Perhaps the most ambitious project of modern architecture was the construction, begun in 1950, Ciudad Universitaria outside Mexico City, a complex of buildings and grounds housing the National Autonomous University of Mexico. A cooperative venture, the project was directed by Carlos Lazo, Enrique Del Moral, and Pani. In the new campus the art of the Mexican muralists was incorporated into the architecture, beginning with Rivera’s relief in the new Estadio Olímpico Universitario (1952), by Augusto Pérez Palacios, Jorge Bravo, and Raúl Salinas. The Rectory (1952), by Pani, del Moral, and Salvador Ortega Flores, includes murals by David Alfaro Siqueiros. Perhaps the best integration of mural art with the new architecture is seen in the University Library, by O’Gorman, Gustavo Saavedra, and Juan Martínez de Velasco, which features a monumental mosaic design on the facade by O’Gorman. Another architect of note is Felix Candela, who designed the expressionistic church Nuestra Señora de los Milagros.

This was a period of diverse experimentation and even structural innovation, as seen in the thin-shell concrete structures by the Spanish architect Felix Candela, such as his Church of the Miraculous Virgin (1953) in Mexico City and the Cosmic Ray Pavilion (1952) on the university campus. The integration of art and architecture became a constant in Mexican modern architecture, which can be seen in the courtyard of the Anthropology Museum (c. 1963-65) in Mexico City, by Pedro Ramírez Vázquez.

Another side of Mexican modern architecture is represented in the work of Luis Barragán. The houses that he designed in the 1950s and ’60s explored a way to reconcile the lessons of Le Corbusier with the Spanish colonial tradition. This new synthesis created a completely original Modernist architecture that is uniquely adapted to its environment.

Ricardo Legorreta’s Camino Real Hotel (1968) in Mexico City is a composition of courtyards and roof terraces within the walls of one downtown block. This work is indebted to the work of Barragán, applying his methods on a larger public scale. In Mexico the Brutalism of Teodoro González de León’s Music Conservatory (1994) and the Neo-Barragánesque library (1994) by Legorreta coexist in the new National Centre of the Arts with the work of a younger generation of architects who are influenced by contemporary architecture in Europe and North America.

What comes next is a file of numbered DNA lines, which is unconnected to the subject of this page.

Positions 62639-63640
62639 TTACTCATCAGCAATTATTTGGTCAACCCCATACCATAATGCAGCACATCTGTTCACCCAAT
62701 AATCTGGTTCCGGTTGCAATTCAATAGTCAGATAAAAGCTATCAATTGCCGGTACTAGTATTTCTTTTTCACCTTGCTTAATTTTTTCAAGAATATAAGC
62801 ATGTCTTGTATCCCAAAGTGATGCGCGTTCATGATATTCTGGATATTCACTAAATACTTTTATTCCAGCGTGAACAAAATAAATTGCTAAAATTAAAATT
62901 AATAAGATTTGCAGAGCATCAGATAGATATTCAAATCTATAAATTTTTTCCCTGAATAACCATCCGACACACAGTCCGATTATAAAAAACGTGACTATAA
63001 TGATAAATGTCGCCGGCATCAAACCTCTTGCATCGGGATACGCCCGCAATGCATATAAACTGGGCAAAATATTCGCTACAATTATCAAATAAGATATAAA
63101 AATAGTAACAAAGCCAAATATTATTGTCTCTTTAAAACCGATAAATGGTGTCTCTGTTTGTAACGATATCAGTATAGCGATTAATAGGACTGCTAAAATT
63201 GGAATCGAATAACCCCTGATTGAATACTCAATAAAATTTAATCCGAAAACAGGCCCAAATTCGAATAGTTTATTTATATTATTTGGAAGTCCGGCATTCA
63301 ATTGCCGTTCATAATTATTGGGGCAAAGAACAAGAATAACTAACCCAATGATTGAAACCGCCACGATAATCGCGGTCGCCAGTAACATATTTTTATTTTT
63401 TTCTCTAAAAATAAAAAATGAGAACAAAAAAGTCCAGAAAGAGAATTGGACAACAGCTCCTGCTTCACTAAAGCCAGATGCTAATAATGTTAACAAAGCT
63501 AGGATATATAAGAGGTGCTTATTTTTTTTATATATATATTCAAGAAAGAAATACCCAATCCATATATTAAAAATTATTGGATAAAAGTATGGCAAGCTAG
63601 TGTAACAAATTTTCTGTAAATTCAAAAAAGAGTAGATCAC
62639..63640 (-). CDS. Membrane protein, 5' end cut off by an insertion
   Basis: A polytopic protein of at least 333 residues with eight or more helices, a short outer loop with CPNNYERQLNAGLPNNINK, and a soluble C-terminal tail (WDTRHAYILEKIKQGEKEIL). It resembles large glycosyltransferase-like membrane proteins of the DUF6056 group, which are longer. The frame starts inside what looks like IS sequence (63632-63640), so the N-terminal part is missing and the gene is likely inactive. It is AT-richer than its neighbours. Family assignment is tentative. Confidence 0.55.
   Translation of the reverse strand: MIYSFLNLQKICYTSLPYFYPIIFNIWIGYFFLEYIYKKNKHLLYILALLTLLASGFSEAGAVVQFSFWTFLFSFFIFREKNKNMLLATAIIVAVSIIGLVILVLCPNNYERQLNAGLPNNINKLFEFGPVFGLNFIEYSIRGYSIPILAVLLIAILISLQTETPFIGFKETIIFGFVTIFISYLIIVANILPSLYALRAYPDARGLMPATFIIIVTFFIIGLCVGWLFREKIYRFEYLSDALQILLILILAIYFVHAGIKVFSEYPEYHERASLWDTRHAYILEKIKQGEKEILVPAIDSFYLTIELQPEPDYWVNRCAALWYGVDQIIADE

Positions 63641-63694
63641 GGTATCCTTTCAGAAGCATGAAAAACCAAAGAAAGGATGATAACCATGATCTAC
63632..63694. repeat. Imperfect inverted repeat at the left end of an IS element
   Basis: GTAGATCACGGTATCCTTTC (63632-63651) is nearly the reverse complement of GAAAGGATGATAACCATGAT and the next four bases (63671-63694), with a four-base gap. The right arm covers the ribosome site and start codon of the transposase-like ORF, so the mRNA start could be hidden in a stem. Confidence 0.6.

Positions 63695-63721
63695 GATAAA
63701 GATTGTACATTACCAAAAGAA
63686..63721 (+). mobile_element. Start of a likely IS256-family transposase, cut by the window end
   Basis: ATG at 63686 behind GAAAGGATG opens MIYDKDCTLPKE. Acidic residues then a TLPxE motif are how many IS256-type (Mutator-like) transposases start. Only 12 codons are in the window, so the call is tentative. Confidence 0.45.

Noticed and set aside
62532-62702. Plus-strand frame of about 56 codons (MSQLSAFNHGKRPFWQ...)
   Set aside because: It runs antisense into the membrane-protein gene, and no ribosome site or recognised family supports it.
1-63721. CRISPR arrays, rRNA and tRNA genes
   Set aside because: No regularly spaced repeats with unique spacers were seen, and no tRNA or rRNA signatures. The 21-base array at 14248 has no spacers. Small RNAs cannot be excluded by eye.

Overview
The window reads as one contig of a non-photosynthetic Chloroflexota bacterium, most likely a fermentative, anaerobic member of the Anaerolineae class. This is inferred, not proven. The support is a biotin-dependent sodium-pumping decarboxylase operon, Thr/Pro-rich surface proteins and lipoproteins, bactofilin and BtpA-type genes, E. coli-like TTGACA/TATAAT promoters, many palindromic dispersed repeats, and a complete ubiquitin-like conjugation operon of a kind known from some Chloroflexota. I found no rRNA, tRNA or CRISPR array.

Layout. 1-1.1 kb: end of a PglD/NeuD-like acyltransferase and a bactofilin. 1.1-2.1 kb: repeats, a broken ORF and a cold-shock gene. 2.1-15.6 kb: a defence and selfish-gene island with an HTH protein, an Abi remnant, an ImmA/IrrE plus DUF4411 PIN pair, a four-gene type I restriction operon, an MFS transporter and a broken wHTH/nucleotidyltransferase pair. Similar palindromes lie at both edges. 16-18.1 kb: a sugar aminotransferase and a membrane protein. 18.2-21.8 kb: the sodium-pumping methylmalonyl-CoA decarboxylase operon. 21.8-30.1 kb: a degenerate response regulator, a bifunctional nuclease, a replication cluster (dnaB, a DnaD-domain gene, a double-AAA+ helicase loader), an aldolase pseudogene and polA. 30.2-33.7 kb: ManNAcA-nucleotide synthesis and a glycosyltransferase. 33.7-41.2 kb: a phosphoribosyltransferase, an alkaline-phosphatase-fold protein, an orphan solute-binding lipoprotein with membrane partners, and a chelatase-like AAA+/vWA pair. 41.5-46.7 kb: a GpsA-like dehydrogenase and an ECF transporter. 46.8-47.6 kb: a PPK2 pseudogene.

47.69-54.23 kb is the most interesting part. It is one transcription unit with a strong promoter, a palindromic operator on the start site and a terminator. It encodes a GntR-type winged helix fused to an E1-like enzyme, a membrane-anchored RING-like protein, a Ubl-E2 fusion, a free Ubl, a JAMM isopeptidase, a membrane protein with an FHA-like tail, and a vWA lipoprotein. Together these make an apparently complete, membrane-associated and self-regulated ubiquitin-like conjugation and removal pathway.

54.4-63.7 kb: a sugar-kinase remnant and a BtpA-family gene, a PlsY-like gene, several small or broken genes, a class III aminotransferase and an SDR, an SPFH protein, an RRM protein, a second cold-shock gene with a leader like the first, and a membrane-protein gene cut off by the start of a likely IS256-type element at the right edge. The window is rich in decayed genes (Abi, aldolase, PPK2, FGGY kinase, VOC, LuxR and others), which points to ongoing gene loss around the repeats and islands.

The School of Theatre (1994), by TEN Arquitectos, and the School of Dance (1994), by Luis Vicente Flores, express a modernity that reinforces the government’s desire to present a new image of Mexico as an industrialized country with a global presence. Enrique Norten, the founder of TEN Arquitectors, was presented with the “Legacy Award” by the Smithsonian Institution for his contributions to the US arts and culture through his work. In 2005 he received the “Leonardo da Vinci” World Award of Arts by the World Cultural Council and was the first Mies van der Rohe Award recipient for Latin American Architecture.

The refined work of Alberto Kalach and Daniel Alvarez stands out both in their numerous residences as well as in the San Juan de Letrán Station (1994) in Mexico City. The residential work of José Antonio Aldrete-Haas in Mexico City shows both the influence of the attenuated Modernism of the great Portuguese architect Álvaro Siza and a continuity with the lessons of Barragán. Other notable and emerging contemporary architects include Mario Schjetnan, Michel Rojkind, Tatiana Bilbao, Isaac Broid and Bernardo Gómez-Pimienta, Juan C. Ordaz Coppel and Jacinto Avalos from Avalos Arquitectos y Asociados with award winning works in Mexico, USA and Europe.

Curators of the exhibition are Jose Castillo, Wonne Ickx.

Juan Sordo Madaleno, Edificio Palmas, 1975.

Edificio Jaysour, Mexico City Architect: Augusto H. Álvarez, Arquitecto colaborador: Octavio Sánchez Álvarez. 1961-1964. © Image courtesy of the Archivos de Arquitectos Mexicanos, UNAM.



Augustin Hérnandez, Heroico Colegio Militar, 1975.